MakeSafe team members Chris, Dan, Marko and Kamilla stand in front of a Ukerewe Fire Department firetruck alongside Ukerewe firefighter Eugene.

We have had an insanely busy September here at MakeSafe. Since arriving in Tanzania we have worked on several projects, discussed some exciting potential projects within our organizations and spoken with several other NGOs about cooperative operations we may undertake in the future. But we will save discussion of future projects for the.. well... future. For now I want to focus on what the projects we've been working over the past three weeks.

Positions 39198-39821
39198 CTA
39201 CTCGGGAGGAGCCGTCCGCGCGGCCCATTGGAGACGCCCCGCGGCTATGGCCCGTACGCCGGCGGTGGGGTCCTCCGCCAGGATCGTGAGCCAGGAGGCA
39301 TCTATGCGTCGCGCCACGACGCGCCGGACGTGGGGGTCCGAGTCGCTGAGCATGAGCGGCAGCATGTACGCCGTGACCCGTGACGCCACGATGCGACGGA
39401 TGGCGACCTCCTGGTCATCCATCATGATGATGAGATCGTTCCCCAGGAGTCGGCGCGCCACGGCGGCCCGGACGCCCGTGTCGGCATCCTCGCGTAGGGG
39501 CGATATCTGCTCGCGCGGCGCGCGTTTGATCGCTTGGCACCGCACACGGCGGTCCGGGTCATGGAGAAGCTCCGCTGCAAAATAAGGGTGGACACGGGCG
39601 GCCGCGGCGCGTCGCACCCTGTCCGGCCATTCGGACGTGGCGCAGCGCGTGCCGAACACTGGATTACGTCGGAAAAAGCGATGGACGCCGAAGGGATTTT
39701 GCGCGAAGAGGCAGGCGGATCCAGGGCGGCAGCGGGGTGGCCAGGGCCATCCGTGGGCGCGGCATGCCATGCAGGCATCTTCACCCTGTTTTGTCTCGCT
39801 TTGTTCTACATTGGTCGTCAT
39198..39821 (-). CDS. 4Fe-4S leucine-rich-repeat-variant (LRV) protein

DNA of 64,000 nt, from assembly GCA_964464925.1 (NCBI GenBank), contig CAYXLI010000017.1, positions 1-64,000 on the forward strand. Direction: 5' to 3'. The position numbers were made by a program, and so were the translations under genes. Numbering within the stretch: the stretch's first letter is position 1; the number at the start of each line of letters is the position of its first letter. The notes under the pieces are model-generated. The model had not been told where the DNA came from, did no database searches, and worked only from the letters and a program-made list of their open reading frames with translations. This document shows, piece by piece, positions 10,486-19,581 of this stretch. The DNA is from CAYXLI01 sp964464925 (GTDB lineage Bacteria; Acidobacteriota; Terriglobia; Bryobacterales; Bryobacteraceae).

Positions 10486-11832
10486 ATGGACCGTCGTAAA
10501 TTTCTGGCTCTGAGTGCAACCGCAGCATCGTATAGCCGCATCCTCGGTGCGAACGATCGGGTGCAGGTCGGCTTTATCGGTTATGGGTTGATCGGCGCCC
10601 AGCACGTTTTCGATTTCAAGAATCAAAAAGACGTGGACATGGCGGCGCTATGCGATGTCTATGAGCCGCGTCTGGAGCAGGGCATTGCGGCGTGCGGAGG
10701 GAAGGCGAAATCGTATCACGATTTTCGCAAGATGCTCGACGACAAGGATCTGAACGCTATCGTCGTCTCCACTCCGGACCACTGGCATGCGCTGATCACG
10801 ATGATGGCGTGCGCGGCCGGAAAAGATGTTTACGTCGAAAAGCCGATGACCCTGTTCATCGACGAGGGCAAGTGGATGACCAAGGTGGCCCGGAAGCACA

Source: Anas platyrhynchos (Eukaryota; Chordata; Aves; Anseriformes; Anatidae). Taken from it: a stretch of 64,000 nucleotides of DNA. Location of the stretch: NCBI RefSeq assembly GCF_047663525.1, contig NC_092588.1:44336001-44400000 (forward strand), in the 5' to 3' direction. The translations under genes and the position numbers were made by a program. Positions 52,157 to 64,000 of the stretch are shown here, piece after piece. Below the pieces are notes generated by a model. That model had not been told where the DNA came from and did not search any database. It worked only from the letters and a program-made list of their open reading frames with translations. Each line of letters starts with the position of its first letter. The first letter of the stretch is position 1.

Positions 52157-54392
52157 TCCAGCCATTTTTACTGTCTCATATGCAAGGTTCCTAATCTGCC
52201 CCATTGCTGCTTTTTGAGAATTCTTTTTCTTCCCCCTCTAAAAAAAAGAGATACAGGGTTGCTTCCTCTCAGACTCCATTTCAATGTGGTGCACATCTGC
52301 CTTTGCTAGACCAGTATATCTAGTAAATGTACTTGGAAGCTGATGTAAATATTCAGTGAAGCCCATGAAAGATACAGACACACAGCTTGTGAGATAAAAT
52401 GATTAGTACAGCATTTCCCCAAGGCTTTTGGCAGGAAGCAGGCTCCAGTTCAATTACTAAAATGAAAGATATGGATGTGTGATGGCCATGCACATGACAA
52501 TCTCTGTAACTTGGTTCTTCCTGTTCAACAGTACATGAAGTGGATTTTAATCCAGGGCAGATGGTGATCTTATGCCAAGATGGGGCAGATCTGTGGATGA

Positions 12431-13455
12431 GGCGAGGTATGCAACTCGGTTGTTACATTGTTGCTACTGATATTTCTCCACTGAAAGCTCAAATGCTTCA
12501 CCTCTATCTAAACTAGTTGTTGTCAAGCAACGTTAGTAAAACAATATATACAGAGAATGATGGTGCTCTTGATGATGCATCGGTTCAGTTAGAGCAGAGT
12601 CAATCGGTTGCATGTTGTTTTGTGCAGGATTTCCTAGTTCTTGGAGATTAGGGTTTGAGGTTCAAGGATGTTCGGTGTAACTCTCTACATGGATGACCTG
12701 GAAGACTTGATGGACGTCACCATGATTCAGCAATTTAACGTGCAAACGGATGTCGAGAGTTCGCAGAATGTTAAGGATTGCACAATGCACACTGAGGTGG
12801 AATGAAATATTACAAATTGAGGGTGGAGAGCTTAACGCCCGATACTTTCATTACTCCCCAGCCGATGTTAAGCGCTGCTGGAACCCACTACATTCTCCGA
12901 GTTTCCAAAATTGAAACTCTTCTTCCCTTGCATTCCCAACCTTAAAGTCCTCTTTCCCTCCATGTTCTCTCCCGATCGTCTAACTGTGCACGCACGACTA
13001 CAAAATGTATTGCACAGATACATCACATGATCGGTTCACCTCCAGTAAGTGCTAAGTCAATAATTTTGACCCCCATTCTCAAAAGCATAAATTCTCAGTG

On the first Saturday I spent in Tanzania, I had the privilege of assisting Tanzania Rural Health Movement volunteers with their wound care project for street children. We spent the day cleaning and dressing homeless children's wounds and treating the parasitic infections they contract from swimming in the waters of Lake Victoria. Living on the streets of Mwanza can be dangerous for these kids. They come to us with lacerations, puncture wounds, bad blisters, abrasions and other minor trauma injuries. While these injuries by themselves aren't life threatening, complications can occur if the wound becomes infected. Sanitization and sterile dressings go a long way in reducing the risk of infection and assuring the kids stay healthy. The following week we finally started step one of Operation Serengeti Lifeline, providing first responder training for the local boda boda (motorcycle taxi) drivers and Mwanza's firefighters. We started with an initial course covering the basics of managing massive hemorrhaging, airway obstructions, breathing issues, circulation deficiencies and shock. We base our training around the MARCH method, an acronym used in NAEMT's Tactical Combat Casualty Care (TCCC) curriculum. The acronym stands for Massive hemorrhage, Airway, Respirations, Circulation and Head/Hypothermia. It is similar to the ABC (airway, breathing and circulation) acronym taught in the EMT curriculum, but encourages prioritizing massive hemorrhages before moving on to airway management. After all, breathing doesn't do you much good if you have no blood to carry the oxygen! The students were all awesome, they picked up the material immediately and were running flawless MARCH assessments before the end of the third day of training. It was easy to tell that they all care deeply about their city and are passionate about saving lives. What better students can an instructor ask for? Now that we have trained the Mwanza Community First Responders and firefighters, we must proceed to purchase them some basic equipment such as airway adjuncts and bag valve masks for respiratory resuscitation. Once we have the equipment, we will continue on to more advanced training. The responders tell me they are anxious to get started on their next course, as am I! As I write this, we are heading to Ukerewe to discuss the possibility of expanding the Community First Responder network to the island. We have no plans of stopping there, or anywhere until every community has a first responder network. Challenge accepted. It looks like MakeSafe is going to have an insanely busy October, we can't wait. Follow us on Facebook, Instagram, Youtube and Linkedin for updates as our adventures unfold and as always, thank you all for your support!

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